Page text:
Ramayana And Mahabharata

Ramayana And Mahabharata

By Romesh C. Dutt

  • Release Date : 2014-02-06
  • Genre : Hinduism
  • FIle Size : 1.66 MB
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Ramayana And Mahabharata Ramayana

The ramayana is one of the great Hindu epics. It is ascribed to the Hindu sage Valmiki and forms an important part of the Hindu literature. The ramayana is one of the two great epics of Hinduism, the other being the Mahabharata. It depicts the duties of relationships, portraying ideal characters like the ideal father, ideal servant, the ideal brother, the ideal wife and the ideal king. The name ramayana is a tatpurusha compound of Rama and ayana ("going, advancing"), translating to "Rama's Journey". The ramayana consists of 24,000 verses in seven books and 500 cantos, and tells the story of rama (an avatar of the Hindu supreme-god Vishnu), whose wife Sita is abducted by Ravan, the king of Lanka. Thematically, the ramayana explores human values and the concept of dharma.

Verses in the ramayana are written in a 32-syllable meter called anustubh. The ramayana was an important influence on later Sanskrit poetry and Hindu life and culture. Like the mahabharata, the ramayana is not just a story: it presents the teachings of ancient Hindu sages (Vedas) in narrative allegory, interspersing philosophical and devotional elements. The characters Rama, Sita, Lakshman, Bharata, Hanuman and Ravana are all fundamental to the cultural consciousness of India, Nepal, and many south-east Asian countries such as Thailand and Indonesia.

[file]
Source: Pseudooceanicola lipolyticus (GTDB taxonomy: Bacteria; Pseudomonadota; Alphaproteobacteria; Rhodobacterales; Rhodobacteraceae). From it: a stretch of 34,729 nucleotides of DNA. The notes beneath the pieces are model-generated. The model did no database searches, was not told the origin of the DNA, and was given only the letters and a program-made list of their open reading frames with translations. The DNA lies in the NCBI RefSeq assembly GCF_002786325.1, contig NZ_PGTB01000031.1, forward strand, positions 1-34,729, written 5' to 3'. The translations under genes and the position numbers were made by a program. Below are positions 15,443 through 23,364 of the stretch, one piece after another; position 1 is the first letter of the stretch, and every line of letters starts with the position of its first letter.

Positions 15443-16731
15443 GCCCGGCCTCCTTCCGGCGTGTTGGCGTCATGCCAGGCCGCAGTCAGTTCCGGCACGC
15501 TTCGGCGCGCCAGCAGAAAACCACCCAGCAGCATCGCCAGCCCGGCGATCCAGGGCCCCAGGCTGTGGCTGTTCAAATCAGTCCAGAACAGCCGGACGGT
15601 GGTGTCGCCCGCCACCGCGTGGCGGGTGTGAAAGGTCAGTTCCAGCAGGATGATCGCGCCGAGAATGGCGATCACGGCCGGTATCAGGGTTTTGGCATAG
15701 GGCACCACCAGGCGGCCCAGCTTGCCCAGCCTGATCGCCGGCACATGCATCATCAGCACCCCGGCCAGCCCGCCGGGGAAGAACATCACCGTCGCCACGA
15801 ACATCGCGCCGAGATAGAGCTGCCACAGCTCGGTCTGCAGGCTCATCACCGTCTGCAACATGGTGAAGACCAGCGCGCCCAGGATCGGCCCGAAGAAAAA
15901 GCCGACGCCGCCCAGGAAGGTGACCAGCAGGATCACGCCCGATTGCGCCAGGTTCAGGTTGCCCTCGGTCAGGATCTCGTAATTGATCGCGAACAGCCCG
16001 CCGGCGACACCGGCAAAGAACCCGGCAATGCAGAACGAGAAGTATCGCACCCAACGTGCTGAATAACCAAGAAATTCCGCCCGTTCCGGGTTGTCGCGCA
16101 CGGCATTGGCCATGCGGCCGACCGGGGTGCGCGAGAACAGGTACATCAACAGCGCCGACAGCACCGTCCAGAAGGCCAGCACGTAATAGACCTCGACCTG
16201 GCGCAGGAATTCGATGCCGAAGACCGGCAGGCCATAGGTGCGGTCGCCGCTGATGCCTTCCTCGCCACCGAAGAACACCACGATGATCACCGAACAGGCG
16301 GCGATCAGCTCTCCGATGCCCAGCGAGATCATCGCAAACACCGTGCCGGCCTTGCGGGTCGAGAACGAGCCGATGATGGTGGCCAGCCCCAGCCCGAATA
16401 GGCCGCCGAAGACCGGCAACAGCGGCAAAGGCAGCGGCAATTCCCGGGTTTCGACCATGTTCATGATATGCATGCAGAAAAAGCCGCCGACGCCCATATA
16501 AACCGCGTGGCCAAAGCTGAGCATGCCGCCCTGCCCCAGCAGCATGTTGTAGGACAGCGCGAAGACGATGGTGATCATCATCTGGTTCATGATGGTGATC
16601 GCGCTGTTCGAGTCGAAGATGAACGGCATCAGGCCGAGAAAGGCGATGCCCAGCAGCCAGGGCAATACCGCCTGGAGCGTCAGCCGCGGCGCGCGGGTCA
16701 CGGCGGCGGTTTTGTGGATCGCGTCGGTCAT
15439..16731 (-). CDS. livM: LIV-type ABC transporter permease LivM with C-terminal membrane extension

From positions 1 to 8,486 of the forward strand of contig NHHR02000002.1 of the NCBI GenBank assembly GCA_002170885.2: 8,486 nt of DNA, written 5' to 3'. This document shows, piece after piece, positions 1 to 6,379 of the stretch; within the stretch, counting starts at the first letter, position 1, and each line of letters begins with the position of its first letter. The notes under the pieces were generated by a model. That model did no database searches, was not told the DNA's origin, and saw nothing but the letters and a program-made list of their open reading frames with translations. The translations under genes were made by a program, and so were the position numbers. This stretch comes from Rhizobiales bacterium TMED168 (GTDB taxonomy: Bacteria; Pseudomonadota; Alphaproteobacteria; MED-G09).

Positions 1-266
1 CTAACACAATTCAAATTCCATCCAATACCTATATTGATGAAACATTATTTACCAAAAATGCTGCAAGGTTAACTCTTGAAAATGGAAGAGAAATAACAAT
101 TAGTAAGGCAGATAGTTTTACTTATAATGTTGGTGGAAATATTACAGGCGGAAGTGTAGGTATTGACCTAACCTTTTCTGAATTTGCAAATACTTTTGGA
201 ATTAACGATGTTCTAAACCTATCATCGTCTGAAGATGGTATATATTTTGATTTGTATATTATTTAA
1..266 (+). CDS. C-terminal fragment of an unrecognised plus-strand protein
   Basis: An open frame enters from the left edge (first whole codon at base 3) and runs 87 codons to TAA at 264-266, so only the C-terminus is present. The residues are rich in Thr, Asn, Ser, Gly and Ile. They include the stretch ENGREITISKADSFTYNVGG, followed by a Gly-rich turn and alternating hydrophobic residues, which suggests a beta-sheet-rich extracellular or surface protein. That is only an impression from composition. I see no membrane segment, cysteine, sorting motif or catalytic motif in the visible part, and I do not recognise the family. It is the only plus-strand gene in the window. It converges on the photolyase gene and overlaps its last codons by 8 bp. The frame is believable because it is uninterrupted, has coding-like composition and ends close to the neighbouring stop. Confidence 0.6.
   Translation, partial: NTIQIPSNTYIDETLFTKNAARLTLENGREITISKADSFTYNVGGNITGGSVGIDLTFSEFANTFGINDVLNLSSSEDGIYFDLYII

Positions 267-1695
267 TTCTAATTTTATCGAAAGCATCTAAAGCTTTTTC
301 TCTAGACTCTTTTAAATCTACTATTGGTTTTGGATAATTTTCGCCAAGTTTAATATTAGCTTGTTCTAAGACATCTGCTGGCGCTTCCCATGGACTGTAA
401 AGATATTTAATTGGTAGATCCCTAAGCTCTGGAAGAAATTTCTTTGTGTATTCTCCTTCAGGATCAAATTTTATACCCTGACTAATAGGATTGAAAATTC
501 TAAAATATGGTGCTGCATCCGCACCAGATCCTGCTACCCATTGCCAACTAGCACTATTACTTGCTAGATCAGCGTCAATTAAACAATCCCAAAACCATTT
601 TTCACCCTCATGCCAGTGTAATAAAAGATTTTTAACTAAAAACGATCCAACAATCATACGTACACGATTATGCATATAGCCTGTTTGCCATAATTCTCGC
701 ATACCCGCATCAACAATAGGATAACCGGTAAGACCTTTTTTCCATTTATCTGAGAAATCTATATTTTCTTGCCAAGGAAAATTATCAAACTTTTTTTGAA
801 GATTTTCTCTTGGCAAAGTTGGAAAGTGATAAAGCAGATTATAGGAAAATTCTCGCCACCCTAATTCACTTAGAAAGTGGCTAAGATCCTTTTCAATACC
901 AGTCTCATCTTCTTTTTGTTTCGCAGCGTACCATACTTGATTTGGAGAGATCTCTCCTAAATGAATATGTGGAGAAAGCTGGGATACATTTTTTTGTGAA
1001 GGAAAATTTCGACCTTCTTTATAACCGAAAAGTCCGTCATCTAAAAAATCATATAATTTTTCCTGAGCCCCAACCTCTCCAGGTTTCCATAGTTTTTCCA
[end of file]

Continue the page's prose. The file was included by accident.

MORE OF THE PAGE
The Mahabharata is one of the two major Sanskrit epics of ancient India. Besides its epic narrative of the Kurukshetra War and the fates of the Kaurava and the Pandava princes, the Mahabharata contains much philosophical and devotional material, such as a discussion of the four "goals of life" or purusharthas. Among the principal works and stories that are a part of the Mahabharata are the Bhagavad Gita, the story of Damayanti, an abbreviated version of the Ramayana, and the Rishyasringa, often considered as works in their own right. 

Traditionally, the authorship of the Mahabharata is attributed to Vyasa. There have been many attempts to unravel its historical growth and compositional layers. The oldest preserved parts of the text are thought to be not much older than around 400 BCE, though the origins of the epic probably fall between the 8th and 9th centuries BCE. The text probably reached its final form by the early Gupta period (c. 4th century). The title may be translated as "the great tale of the Bhārata dynasty". According to the Mahabharata itself, the tale is extended from a shorter version of 24,000 verses called simply Bhārata.

This is an abridged verse translation of the two longest epic poems in world literature, the Ramayana and Mahabharata. This translation is surprisingly readable and very moving once you get used to the rhymed couplet format. This also serves as an ideal introduction to the sprawling plots of these epic tales.

Book 01: The Bridal of Sita
Book 02: The Banishment
Book 03: The Death of the King
Book 04: The Meeting of the Princes
Book 05: On the Banks of the Godavari
Book 06: Sita Lost
Book 07: In the Nilgiri Mountains
Book 08: Sita Discovered
Book 09: The Council of War
Book 10: The War in Ceylon
Book 11: Rama's Return and Consecration
Book 12: Sacrifice of the Horse
Book 13: The Tournament
Book 14: The Bride's Choice
Book 15: The Imperial Sacrifice
Book 16: The Fatal Dice
Book 17: Woman's Love
Book 18: Cattle-Lifting
Book 19: The Council of War
Book 20: Fall of Bhishma
Book 21: Fall of Drona
Book 22: Fall of Karna
Book 23: Funeral Rites
Book 24: Sacrifice of the Horse